Philanthropy and Feds Innovating on Citizen Engagement


By Tara McGuinness, Office of Management and Budget (OMB)

In September, the Aspen Institute Forum for Community Solutions and Neighborhood Funders Group convened 100 local, regional, and national funders for Towards a More Resilient Place: Promising Practices in Place-Based Philanthropy. Here, Tara McGuinness of the Office of Management and Budget (OMB) shares innovative approaches that funders and the federal government are using to engage communities in place-based work.

“It is the civil society leaders who, in many ways, are going to have the more lasting impact… Because as the saying goes, the most important title is not ‘president’ or ‘prime minister’; the most important title is ‘citizen.'” – President Barack Obama

Today, institutions big and small are challenged to answer this call to make certain the citizen—the most important stakeholder—is at the center of their agendas. How can we ensure the views and perspectives of American citizens, and the collective voices of their communities, genuinely shape institutional policymaking and programming? This is one of the central questions of our time.

There are signs in communities across the country and the globe that citizens expect more responsiveness and transparency in from their leaders, institutions, and governments. Meaningful citizen engagement is not a new challenge. But there may be more at stake today than ever before when it comes to the significance of public participation in shaping institutional agendas.

The Towards a More Resilient Place convening in Aspen showcased work from a wide range of philanthropies tackling this challenge. The gathering highlighted innovation, from The Colorado Trust’s effort to “allow Colorado communities to lead the decision-making process toward controlling their own futures” in its approach to promoting health equity, to new organizing methods through the Center for Neighborhood Leadership to put citizen voices at the table for discussions on equitable transit growth.

Communities, working with local partners, are making strides. Take Flint, Michigan, for example.  While you may have heard of only negative news about Flint, the city has perhaps one of the most sustainable, inclusive plans for its future. In 2011, Flint developed an award-winning master plan over the course of 300 public events, where over 5,000 Flint citizens helped to shape the content of a blueprint for the city’s future. The citizen’s voice is at the heart of the Imagine Flint Plan, but the challenge will be making the next generation of infrastructure investments responsive to this vision.

I was struck by the common challenge that philanthropic leaders share with leaders in the federal government: how to bring citizens into the process. Tackling the challenge of putting citizens in the driver’s seat has been a hallmark effort of the Obama Administration. President Obama ran for office as a community organizer who believed that solutions come not from the top-down, but from the bottom-up. He knew from his work on the ground in the south side of Chicago that the system of one-size-fits-all grant funding and resource allocation that wasn’t locally-led was no longer working for communities.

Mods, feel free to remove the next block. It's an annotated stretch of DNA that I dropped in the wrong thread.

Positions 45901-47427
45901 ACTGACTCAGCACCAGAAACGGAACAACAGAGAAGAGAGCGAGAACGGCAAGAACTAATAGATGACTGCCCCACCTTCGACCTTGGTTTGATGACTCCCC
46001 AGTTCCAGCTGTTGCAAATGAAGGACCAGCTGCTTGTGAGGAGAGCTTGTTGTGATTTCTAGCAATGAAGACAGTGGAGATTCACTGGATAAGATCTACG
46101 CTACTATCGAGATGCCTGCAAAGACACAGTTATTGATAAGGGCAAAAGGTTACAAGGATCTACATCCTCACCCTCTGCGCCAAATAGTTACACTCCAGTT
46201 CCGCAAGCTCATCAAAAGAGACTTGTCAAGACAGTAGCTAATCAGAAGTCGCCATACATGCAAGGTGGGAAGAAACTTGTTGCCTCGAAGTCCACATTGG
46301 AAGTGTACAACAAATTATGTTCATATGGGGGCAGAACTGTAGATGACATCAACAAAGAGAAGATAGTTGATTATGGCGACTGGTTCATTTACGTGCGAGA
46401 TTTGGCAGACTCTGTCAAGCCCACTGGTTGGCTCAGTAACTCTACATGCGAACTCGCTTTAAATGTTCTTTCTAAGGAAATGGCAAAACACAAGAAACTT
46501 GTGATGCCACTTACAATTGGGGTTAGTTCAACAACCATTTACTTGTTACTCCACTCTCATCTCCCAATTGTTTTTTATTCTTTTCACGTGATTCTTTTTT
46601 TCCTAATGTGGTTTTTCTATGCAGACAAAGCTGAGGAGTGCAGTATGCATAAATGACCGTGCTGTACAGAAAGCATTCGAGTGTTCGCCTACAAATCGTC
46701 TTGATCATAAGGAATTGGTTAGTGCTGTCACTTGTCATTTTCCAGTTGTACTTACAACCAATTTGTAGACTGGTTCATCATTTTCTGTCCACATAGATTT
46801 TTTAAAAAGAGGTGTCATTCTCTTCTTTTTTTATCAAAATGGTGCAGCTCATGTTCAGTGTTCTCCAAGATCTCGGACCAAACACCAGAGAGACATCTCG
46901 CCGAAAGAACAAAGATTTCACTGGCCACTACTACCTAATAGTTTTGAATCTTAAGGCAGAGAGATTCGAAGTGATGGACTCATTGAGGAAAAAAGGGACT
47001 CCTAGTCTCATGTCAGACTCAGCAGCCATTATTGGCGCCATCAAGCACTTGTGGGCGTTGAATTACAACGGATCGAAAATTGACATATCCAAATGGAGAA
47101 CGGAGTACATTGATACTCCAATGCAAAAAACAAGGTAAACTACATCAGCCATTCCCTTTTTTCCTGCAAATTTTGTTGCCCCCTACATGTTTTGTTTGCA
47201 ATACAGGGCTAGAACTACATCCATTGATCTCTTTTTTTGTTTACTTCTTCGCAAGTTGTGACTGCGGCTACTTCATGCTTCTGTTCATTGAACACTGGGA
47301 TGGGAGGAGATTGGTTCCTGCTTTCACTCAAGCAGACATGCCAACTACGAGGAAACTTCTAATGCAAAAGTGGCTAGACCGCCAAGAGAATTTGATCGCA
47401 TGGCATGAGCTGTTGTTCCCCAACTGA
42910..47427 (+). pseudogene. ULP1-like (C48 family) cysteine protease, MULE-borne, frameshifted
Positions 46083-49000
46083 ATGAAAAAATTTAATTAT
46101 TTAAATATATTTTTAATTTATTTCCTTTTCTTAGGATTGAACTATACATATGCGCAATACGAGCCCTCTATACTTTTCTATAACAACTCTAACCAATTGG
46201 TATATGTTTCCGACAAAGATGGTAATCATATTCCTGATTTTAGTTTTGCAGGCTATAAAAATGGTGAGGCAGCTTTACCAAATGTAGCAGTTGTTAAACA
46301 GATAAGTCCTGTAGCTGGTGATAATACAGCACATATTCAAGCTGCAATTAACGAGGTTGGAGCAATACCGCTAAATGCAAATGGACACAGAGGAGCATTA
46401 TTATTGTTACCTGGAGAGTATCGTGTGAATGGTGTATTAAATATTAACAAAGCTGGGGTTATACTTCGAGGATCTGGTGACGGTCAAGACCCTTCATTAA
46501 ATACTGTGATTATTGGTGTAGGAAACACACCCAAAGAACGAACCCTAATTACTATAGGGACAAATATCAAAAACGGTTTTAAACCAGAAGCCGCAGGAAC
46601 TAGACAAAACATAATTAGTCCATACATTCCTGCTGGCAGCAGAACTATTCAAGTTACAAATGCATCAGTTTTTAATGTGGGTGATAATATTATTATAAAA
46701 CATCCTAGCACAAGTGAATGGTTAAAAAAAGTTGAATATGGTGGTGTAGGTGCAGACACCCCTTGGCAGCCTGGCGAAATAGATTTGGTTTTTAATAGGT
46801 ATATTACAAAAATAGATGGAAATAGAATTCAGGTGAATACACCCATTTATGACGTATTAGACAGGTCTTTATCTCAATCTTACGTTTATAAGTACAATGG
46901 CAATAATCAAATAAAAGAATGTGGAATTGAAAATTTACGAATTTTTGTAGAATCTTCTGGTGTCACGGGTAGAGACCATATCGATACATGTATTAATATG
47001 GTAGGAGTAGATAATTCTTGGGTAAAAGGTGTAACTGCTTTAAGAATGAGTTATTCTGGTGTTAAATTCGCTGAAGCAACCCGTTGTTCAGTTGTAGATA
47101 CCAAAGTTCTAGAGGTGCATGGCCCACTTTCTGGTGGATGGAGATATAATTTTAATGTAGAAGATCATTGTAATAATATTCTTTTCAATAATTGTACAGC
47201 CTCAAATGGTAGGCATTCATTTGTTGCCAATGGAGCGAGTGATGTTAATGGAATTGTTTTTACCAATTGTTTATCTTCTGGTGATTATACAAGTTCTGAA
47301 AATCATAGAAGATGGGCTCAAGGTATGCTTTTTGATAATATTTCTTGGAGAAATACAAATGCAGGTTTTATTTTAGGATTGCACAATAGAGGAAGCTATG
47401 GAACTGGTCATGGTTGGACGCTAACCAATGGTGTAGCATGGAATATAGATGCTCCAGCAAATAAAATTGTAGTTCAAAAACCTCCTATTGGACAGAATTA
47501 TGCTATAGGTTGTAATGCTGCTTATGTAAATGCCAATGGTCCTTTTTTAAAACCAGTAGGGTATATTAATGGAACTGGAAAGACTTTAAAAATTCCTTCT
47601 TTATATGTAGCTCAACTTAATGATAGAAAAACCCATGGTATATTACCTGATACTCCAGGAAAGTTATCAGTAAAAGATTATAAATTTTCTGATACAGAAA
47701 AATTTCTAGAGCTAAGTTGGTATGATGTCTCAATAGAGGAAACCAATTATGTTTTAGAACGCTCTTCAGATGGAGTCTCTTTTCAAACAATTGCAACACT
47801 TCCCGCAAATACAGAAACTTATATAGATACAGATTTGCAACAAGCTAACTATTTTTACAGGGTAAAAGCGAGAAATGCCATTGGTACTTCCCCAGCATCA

When the President came into office, he tasked his team with taking a fresh look at how the federal government and local communities work together to solve problems. Over these nearly eight years, we’ve quietly changed the way the federal government works with citizens to solve national problems. Today, 15 federal agencies are coordinating and teaming up with local leaders in over 1,800 communities nationwide to address priorities ranging from building resilience in the face of increasing natural disasters, to creating jobs in former coal country. These communities are starting to see visible results.

Another change has come from the Administration’s commitment to drawing upon the talents and interests of thousands of American citizens through challenge competitions.  More than 42,000 Americans have participated in over 300 challenges, resulting in $35 million in prizes. Today, citizens are regularly engaging with the federal government through to help solve problems as varied as finding effective ways to support children impacted by domestic violence, to visualizing and mapping new insights on cancer research and treatments.

Recruiting and sustaining meaningful citizen participation takes commitment and smart, strategic plays. Recently, Johns Hopkins University rolled out its Federal-Local Partnerships Playbook, which captures some of the Obama Administration’s techniques for enhancing interagency coordination and working with local leaders and citizens to address stubborn challenges in communities. This Playbook has been published through an interactive format so that citizens and partner organizations can add new insights over time, and ensure we all benefit from learning what works best in and for communities.

The move towards greater transparency, higher levels of collaboration, and increased efforts to put citizens at the helm of shaping the future of their communities is not easy.  There is really no “how-to” manual, and genuine inclusivity takes time and energy. But the test for tackling the next generation of problems (for philanthropy, non-profits, and the federal government) will be found in our institutions’ ability, with all the resources they bring to bear, to put Americans and their voices at the center of driving our nation’s agenda.